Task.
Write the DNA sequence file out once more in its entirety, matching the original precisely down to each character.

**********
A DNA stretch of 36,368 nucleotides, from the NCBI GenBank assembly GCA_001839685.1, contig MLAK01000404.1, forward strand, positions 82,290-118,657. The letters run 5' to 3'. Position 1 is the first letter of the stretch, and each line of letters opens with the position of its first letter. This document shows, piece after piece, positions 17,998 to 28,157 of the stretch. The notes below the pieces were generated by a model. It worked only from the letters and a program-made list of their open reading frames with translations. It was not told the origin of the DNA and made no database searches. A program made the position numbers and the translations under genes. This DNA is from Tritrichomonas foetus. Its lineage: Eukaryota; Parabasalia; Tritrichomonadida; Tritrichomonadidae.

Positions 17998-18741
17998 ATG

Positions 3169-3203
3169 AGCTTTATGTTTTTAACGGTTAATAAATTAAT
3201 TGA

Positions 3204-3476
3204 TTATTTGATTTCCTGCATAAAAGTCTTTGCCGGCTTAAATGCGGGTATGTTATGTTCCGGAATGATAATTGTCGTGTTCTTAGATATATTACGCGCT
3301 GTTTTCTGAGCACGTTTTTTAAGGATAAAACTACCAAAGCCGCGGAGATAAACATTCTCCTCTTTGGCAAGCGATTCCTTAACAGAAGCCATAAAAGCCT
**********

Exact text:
A DNA stretch of 36,368 nucleotides, from the NCBI GenBank assembly GCA_001839685.1, contig MLAK01000404.1, forward strand, positions 82,290-118,657. The letters run 5' to 3'. Position 1 is the first letter of the stretch, and each line of letters opens with the position of its first letter. This document shows, piece after piece, positions 17,998 to 28,157 of the stretch. The notes below the pieces were generated by a model. It worked only from the letters and a program-made list of their open reading frames with translations. It was not told the origin of the DNA and made no database searches. A program made the position numbers and the translations under genes. This DNA is from Tritrichomonas foetus. Its lineage: Eukaryota; Parabasalia; Tritrichomonadida; Tritrichomonadidae.

Positions 17998-18741
17998 ATG

Positions 3169-3203
3169 AGCTTTATGTTTTTAACGGTTAATAAATTAAT
3201 TGA

Positions 3204-3476
3204 TTATTTGATTTCCTGCATAAAAGTCTTTGCCGGCTTAAATGCGGGTATGTTATGTTCCGGAATGATAATTGTCGTGTTCTTAGATATATTACGCGCT
3301 GTTTTCTGAGCACGTTTTTTAAGGATAAAACTACCAAAGCCGCGGAGATAAACATTCTCCTCTTTGGCAAGCGATTCCTTAACAGAAGCCATAAAAGCCT